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#1 Michael Wilson

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Posted 04 June 2009 - 06:15 AM

Typically what is the longest lens you use with steadicam? Also what is the longest lens you have ever been asked to use?

The longest I have ever shot with was 100mm. That footage was chopped up considerably. Are you ever asked to shoot long takes with long lenses? Just Curious
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#2 Lawrence Karman

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Posted 04 June 2009 - 12:16 PM

This was pretty long. Don't ask.

Attached File  Periscope_001.jpg   57.88KB   316 downloads
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#3 Charles Papert

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Posted 04 June 2009 - 01:22 PM

I've seen the 150mm a number of times. My feeling is that longer than 75mm it often becomes more dodgy for the AC than for the operator, depending on what the shot is of course (a "wide" shot on a long lens, say tracking someone across the street, would be an example of a tougher shot to operate while a closeup of a reasonably sedate actor will be harder on the AC).

I think it's hard to justify a significantly longer focal length than 150mm on a Steadicam.
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#4 JobScholtze

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Posted 04 June 2009 - 02:44 PM

I've seen the 150mm a number of times. My feeling is that longer than 75mm it often becomes more dodgy for the AC than for the operator, depending on what the shot is of course (a "wide" shot on a long lens, say tracking someone across the street, would be an example of a tougher shot to operate while a closeup of a reasonably sedate actor will be harder on the AC).

I think it's hard to justify a significantly longer focal length than 150mm on a Steadicam.

I discover that shooting HD makes it even harder for an focuspuller to do without a proper HD monitor. Am i right on that?
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#5 Richard James Lewis

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Posted 04 June 2009 - 03:05 PM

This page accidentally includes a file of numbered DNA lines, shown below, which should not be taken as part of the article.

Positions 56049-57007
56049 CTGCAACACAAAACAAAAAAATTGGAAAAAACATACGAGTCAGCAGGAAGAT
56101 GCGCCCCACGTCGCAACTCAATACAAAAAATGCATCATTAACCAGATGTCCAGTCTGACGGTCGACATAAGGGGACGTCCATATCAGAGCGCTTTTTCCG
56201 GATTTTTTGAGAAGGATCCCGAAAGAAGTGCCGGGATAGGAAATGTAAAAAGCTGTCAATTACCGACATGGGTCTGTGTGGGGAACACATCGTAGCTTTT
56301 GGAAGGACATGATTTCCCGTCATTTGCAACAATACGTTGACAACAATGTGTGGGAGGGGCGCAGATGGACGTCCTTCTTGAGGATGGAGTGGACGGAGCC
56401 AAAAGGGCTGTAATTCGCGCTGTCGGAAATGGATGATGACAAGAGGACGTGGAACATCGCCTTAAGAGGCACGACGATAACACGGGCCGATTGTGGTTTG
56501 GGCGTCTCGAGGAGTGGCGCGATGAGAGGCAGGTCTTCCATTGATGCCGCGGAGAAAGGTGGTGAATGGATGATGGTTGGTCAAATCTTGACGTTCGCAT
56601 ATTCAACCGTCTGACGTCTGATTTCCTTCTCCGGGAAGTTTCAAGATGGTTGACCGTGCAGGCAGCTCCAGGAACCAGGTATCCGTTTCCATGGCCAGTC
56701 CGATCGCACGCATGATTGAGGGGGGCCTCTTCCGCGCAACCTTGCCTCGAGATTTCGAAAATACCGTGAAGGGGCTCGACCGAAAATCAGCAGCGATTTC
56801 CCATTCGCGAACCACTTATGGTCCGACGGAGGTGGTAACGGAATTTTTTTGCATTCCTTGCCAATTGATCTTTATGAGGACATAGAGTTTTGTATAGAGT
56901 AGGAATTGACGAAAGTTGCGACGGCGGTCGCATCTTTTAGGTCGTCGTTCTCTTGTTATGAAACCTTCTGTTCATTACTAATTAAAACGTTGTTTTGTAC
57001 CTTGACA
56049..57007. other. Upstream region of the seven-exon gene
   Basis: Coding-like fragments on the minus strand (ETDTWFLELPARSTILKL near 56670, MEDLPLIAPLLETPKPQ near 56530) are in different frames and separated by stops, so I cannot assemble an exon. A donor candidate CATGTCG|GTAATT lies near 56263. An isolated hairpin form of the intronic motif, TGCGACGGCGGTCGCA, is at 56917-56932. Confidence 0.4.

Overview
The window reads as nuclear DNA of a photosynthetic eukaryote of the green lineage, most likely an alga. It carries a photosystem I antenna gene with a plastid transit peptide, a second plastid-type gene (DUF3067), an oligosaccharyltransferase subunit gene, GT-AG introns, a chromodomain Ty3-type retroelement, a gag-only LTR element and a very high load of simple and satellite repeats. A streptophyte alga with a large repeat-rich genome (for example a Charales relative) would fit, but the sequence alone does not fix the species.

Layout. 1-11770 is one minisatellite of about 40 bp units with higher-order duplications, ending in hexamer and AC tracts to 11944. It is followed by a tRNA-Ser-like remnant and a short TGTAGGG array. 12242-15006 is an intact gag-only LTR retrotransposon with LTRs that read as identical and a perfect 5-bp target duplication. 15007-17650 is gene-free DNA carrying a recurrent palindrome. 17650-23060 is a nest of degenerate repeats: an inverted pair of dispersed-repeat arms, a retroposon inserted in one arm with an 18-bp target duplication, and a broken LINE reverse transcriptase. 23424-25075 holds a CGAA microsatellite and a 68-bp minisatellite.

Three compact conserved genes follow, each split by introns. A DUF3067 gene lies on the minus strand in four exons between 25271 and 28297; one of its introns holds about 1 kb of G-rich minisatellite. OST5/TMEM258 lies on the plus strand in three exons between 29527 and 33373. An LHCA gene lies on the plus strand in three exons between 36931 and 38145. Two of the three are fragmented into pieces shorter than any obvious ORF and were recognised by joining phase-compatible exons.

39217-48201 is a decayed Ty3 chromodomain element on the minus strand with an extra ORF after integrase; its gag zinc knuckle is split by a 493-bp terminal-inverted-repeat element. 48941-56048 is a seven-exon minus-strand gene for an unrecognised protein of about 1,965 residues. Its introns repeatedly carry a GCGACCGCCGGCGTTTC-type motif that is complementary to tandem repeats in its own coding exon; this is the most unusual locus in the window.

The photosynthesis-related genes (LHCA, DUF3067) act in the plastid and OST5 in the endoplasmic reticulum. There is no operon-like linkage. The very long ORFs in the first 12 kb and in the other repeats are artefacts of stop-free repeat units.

Sure, it's harder, but I've worked with plenty of focus pullers who haven't had issues regardless.

Pulling off a monitor is more reactive, as opposed to predictive, the shot has to go soft before it goes sharp...

R


I've seen the 150mm a number of times. My feeling is that longer than 75mm it often becomes more dodgy for the AC than for the operator, depending on what the shot is of course (a "wide" shot on a long lens, say tracking someone across the street, would be an example of a tougher shot to operate while a closeup of a reasonably sedate actor will be harder on the AC).

I think it's hard to justify a significantly longer focal length than 150mm on a Steadicam.

I discover that shooting HD makes it even harder for an focuspuller to do without a proper HD monitor. Am i right on that?


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#6 Brad Grimmett

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Posted 04 June 2009 - 03:50 PM

This was pretty long. Don't ask.

Attached File  Periscope_001.jpg   57.88KB   316 downloads

Sorry, I HAVE to ask! What the hell?
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#7 Eric Fletcher S.O.C.

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Posted 04 June 2009 - 06:18 PM

Sure, it's harder, but I've worked with plenty of focus pullers who haven't had issues regardless.

Pulling off a monitor is more reactive, as opposed to predictive, the shot has to go soft before it goes sharp...


I suggest you watch the work of my first on "Dexter" he doesn't do what you describe, his work is tack sharp all the time